Any time John Clark pretends that he does not understand or believe in
first-person indeterminancy, refer him to his own post where he admitts to
understanding it and believing in it:

https://groups.google.com/d/msg/everything-list/5PR1FXp_CSU/PnuTSn_82PwJ

John Clark: "So yes, subjectively the intelligence would have no way of
knowing if A was true or B, or to put it another way subjectively it would
make no difference."

Note: In case A the inputs to the mind are controlled by a random number
generator and in case B, the mind is duplicated and shown different
results. So by accepting there is no subjective difference, John Clark
accepts that true randomness is subjectively indistinguishable from
duplication and bifurcation. In other words, John Clark knows that
duplication and bifurcation can yield the appearance of randomness.

Jason

On Thu, Dec 12, 2013 at 3:27 PM, John Clark <johnkcl...@gmail.com> wrote:

>
> On Thu, Dec 12, 2013 at 6:45 AM, Bruno Marchal <marc...@ulb.ac.be> wrote:
>
> > In Everett it's always obvious who I'm talking about when I use the
>>> personal pronoun "you", it's the only other fellow in the room with me; but
>>> in Bruno's thought experiment there is a man standing to the right of the
>>> duplicating machine and a identical looking man standing to the left of the
>>> duplicating machine and they both have a equal right to use the grand title
>>> "you".
>>>
>>
>>
> > But they know pretty well who they are in the first person way,
>>
>
> No they do not, not in a world with duplicating machines; and by insisting
> that they do you're assuming the most important part of the very thing
> you're trying to prove. Mr. You doesn't know if he's the copy or the
> original. Mr. You doesn't know if he's 40 years old or 40 seconds old. Mr.
> You does know that he's the guy who is having this thought right now, but
> in a worjd of duplicating machines that is insufficient information to make
> a differentiation because that fellow over there (or is it a mirror) could
> be having the exact same thought at the exact same time.
>
> > One told me: I see in my diary that I predicted (in Helsinki) that I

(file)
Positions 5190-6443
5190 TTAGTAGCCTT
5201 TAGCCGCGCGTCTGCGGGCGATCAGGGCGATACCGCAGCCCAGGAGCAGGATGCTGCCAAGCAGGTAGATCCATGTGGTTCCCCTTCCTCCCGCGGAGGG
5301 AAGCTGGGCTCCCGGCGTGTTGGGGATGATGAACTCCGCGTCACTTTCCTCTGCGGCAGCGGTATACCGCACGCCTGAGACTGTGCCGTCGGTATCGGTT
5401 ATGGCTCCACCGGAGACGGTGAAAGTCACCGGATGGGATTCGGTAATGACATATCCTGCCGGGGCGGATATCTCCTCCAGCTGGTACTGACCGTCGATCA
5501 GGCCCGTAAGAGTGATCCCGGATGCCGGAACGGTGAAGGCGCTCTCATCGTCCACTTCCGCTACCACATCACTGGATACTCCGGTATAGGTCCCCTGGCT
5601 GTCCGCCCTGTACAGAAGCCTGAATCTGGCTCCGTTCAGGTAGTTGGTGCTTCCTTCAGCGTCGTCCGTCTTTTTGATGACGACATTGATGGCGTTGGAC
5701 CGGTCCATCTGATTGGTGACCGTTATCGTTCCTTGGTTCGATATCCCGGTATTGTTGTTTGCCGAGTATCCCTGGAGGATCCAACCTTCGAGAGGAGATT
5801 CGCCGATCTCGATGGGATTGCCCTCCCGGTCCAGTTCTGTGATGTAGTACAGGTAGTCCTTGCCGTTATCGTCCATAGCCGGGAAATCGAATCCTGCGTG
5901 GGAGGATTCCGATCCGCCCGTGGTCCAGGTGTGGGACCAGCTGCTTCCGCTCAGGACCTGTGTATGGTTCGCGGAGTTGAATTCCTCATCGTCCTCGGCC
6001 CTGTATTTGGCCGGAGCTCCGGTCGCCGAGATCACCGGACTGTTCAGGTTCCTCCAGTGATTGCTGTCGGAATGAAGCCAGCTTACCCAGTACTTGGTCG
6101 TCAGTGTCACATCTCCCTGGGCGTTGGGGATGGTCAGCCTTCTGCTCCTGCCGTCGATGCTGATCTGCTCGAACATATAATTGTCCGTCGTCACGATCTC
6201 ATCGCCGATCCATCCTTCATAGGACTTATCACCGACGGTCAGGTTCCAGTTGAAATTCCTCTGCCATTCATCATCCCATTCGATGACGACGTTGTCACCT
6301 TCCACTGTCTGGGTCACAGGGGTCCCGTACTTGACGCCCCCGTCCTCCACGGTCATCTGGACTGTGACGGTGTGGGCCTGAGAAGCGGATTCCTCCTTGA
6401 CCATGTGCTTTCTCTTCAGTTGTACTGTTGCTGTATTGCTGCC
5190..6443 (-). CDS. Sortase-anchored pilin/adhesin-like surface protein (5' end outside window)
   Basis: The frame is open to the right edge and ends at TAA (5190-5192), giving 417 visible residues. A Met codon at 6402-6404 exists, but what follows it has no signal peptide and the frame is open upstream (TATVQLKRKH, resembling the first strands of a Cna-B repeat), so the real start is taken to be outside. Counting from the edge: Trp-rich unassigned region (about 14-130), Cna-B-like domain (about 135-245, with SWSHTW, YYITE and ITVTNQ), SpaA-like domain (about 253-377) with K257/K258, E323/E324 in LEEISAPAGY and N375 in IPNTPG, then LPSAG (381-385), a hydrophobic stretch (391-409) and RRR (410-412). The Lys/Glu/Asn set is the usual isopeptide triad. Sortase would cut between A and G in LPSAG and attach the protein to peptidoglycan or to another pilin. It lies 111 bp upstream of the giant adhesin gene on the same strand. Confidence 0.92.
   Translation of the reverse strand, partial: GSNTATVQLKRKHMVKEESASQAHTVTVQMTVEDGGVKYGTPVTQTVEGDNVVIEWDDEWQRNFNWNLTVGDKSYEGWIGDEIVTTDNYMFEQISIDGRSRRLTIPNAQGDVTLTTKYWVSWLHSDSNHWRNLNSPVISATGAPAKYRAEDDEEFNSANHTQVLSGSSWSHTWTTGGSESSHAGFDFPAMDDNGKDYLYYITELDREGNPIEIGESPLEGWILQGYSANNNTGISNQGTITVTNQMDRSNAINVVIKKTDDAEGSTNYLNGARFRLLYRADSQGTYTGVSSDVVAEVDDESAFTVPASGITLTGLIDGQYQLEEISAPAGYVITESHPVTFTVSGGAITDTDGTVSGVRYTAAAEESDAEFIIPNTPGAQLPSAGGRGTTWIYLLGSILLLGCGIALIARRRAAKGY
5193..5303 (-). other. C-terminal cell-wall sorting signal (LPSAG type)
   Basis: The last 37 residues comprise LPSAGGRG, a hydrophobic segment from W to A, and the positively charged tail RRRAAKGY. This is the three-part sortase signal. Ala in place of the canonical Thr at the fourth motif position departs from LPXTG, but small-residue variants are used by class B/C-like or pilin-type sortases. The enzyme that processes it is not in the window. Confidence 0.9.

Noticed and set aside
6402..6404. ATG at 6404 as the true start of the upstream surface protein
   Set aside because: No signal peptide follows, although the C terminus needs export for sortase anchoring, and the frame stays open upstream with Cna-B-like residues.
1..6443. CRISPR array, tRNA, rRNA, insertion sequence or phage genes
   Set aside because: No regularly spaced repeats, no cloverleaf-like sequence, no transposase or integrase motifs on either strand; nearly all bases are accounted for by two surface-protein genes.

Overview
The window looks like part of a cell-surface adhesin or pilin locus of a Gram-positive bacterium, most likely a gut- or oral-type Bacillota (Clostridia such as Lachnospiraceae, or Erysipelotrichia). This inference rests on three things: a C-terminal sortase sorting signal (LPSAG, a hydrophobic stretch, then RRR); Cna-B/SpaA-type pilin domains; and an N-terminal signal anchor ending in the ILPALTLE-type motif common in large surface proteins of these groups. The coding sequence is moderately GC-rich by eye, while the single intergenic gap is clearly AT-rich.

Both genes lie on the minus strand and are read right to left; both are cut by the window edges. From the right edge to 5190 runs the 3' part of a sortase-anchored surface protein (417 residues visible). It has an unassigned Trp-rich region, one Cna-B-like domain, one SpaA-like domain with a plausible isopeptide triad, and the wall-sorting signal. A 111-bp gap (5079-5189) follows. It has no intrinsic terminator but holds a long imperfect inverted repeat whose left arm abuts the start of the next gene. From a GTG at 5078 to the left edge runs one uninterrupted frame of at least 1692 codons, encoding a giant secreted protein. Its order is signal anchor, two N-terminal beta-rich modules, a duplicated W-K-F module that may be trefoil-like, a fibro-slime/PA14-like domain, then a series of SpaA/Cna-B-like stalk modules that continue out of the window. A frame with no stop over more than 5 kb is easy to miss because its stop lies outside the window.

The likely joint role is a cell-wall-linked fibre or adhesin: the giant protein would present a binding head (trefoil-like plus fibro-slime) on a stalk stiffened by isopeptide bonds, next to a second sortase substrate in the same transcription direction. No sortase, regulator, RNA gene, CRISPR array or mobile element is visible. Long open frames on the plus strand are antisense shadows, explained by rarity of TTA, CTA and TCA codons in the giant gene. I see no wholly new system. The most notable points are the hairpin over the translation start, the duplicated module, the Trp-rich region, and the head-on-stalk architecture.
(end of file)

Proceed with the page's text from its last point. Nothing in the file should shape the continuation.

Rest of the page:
>> would be at both places, but I see now that this was wrong
>>
>
> I predicted? In such a situation that would only be a half truth, it would
> be much more accurate to say the Helsinki man predicted or Bruno Marchal
> predicted. A pronoun has raised its ugly head yet again.
>
>
>> >>> Then you can't say that you will survive anything. We die at each
>>>> instant
>>>>>
>>>>>
>>> >> OK, but then you can't say that survival is important, or that the
>>> word means much of anything at all.
>>>
>>
>> > That was my point. Indeed. Comp would lost his meaning.
>>
>
> At last we agree on something, "comp" has lost it's meaning.
>
>
>>  >> 'Comp" is not trivial, "comp" is a gibberish word made up by you
>>> that is almost as meaningless as "free will".
>>>
>>
>> > Comp is the mechanist thesis. You confuse axioms and theorems.
>>
>
> It's the erroneous theorems that you claim to have derived from the sound
> axioms of computationalism that I object to. And that's the difference
> between "comp" and  "computationalism", and that is why you insist on using
> your homemade silly little word rather than the standard term.
>
> > your preceding argument was shown to confuse the 1-view and the 3-view
>>
>
> For several years now Bruno Marchal has accused John Clark of that, but
> John Clark would maintain that there is not a single person on the face of
> the earth who is confused by the difference between the first person and
> the third person.
>
> >> why do you keep emphasizing what the various copies will predict about
>>> their future and how accurate those predictions turn out to be?
>>>
>>
>> > The point is that we need only a notion of first person self
>>
>
> I think therefore I am.
>
> > and thrid person self
>>
>
> I know what a third person is, but what the hell is the "third person
> self"?
>
>
>> >> I honestly don't give a damn about "comp"
>>>
>>
>> > You said that you believe in comp.
>
>
> I NEVER said I believe in "comp", I don't even know what your homemade
> word means,  you claim it's just short for "computationalism" but that is
> clearly untrue. For years I've tried to infer its meaning from your usage
> but have been unsuccessful.
>
> > If you think there is no 1-indeterminacy
>>
>
> I don't think that either!  It's not exactly a earthshaking discovery to
> state that we often don't know what we will see next, I believe that was
> first found by Og the caveman.  So everything you say is true or original,
> the parts that are true are not original and the parts that are original
> are not true.
>
>   John K Clark
>
>
>
>
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